Work Smarter, Not Harder with These 8 Free Apps for Writers

There’s nothing wrong with old-fashioned methods for organizing and editing your writing, but sometimes a free app can revolutionize your process. Whether you need help staying in the chair, editing your work, or keeping track of your ideas, here are eight free apps to assist you on your writing journey.


Turn your desktop into a peaceful writing center. FocusWriter helps minimizes distractions by concealing a cluttered computer screen with a simplified version of a word processor and calming background of your choice.

You can choose fonts and typing sounds, and easily turn off spell check and word count if those features distract you during your first draft. The program also allows you to set daily goals and timers to help you reach your target.  


Instead of juggling bookmarks and folders, store all documents related to your project in one visually appealing place. Milanote allows you to create a vision board that organizes text, photos, notes and to-do lists for everything from brainstorming and research to outlining and restructuring your novel.

You can easily pull items from your desktop to add to Milanote or upload from your phone using the mobile app when you’re out. It’s also great for collaboration if you’re writing with a partner or need an editor to take a look at where you are in the process.

Hemingway App

Scan your writing for readability with this free grammar editor, available online or to download to your desktop. Hemingway App can be used as a basic word processor, free of the distractions that come with a complicated toolbar and switched into color-coded editing mode to help you see where your writing can improve.


Created by programmer and author Simon Hayes, yWriter is a word processor designed with novel-writing in mind. Break up your text by chapter, scene, items and locations, and easily reorder or add in elements as your novel takes shape. This app is best suited to PC but there is a Mac version in beta testing.

A Soft Murmur

If you can’t find writing music that works for you, try A Soft Murmur. This app provides a collection of ambient sounds like coffee shop chatter or crackling fire that you can custom mix. Save your favorite combination of rain and crickets or listen to soothing waves on a timer set to the duration of your writing session.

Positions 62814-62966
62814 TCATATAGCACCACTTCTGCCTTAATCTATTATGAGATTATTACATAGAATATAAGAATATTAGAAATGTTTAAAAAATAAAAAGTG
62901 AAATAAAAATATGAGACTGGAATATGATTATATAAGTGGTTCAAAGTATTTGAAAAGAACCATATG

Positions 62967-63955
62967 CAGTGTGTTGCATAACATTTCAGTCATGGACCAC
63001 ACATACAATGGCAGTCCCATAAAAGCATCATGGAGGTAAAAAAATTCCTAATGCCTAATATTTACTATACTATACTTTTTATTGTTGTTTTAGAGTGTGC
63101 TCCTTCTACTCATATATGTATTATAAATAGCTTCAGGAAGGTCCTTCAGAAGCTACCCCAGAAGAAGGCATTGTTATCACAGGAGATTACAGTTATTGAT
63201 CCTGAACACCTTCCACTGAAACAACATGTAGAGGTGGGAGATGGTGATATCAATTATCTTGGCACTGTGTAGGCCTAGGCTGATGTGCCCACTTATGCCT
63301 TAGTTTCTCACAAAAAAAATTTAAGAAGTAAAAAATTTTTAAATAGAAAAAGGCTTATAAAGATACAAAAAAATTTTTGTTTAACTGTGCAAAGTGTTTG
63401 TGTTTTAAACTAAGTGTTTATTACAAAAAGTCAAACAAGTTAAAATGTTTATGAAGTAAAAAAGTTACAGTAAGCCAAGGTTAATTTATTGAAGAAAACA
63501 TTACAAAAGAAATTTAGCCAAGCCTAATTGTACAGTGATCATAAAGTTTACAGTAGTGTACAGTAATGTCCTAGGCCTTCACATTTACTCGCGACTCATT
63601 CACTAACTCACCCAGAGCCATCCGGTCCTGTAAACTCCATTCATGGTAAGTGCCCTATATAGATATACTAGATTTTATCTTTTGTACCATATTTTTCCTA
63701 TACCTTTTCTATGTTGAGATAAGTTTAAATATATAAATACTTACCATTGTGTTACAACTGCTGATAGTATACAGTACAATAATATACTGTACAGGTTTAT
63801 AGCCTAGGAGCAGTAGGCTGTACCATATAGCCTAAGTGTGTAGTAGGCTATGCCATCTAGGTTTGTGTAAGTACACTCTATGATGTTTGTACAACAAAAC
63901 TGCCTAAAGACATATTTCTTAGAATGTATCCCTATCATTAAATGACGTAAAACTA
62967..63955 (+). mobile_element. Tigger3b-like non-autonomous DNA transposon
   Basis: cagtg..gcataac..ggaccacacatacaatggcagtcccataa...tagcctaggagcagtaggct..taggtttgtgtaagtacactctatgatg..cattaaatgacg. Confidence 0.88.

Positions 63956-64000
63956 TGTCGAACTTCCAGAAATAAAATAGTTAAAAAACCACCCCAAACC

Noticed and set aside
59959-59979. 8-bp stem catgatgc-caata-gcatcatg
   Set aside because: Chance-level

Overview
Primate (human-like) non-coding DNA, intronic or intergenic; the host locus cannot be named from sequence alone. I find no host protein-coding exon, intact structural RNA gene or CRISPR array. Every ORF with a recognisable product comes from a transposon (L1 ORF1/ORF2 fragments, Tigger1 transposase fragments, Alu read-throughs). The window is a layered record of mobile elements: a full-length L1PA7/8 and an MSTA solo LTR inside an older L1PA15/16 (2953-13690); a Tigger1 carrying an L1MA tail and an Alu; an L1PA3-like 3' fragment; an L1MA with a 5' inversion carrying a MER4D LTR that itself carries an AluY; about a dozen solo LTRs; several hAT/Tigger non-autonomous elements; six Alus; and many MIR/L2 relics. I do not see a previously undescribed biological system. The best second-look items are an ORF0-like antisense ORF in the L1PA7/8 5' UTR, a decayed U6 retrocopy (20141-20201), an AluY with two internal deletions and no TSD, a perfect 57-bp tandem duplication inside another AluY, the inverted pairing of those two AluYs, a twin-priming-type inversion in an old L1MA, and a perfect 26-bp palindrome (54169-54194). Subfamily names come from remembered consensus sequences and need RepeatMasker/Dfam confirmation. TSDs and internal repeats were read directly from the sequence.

A must for visual brainstormers, MindMeister allows you to build and share mind maps. Look for connections across ideas in the early stages of your story or use it to pinpoint remaining to-dos as you restructure your novel.


Banish anxiety around a difficult task by testing out the Pomodoro Technique using an app like Pomofocus. The app encourages you to breakdown your to-do list into manageable 25-minute segments, followed by five-minute breaks. Write your list, set the timer, and watch your task become less daunting.

One Look Thesaurus

When you’re stuck searching for that perfect word, One Look is your app. Use it as a reverse dictionary by typing in the rough definition of the word escaping your mind or explore a concept to find related words. Words are ranked by relevance and split up by part of speech, making it easy to narrow down your search.

No matter your writing approach, the right app can help you be more productive or at least provide some moral support along the way. There’s nothing to lose by experimenting with these writing tools – after all, they’re free!

  • Posted by Julia McAlpine
  • July 6, 2020 8:49 AM PDT
Whether you need help staying in the chair, editing your work, or keeping track of your ideas, here are eight free apps to assist you on your writing journey.




  • Why Does My Manuscript Ke...
    Here are five reasons why your manuscript may be rejected, and they have nothing to do with the quality of your writing!
  • Tips for Submitting Your ...
    There’s nothing magical about getting your work accepted. Here are some tips to give you a better chance of getting your work read and published.
  • How To Develop More Confi...
    Having fears, doubts and low confidence is all part of being a writer, whether you are new, experienced or even successful.
  • And Now for Book Two: How...
    There are a few ways a Book II is different from Books I, III and beyond. While no series is the same, many follow a set of suggestions that help Book II stand out.
  • 2021 Writers' Conferences
    We’ve compiled a list of 2021 writers’ conferences in the United States to help you find one that fits your needs.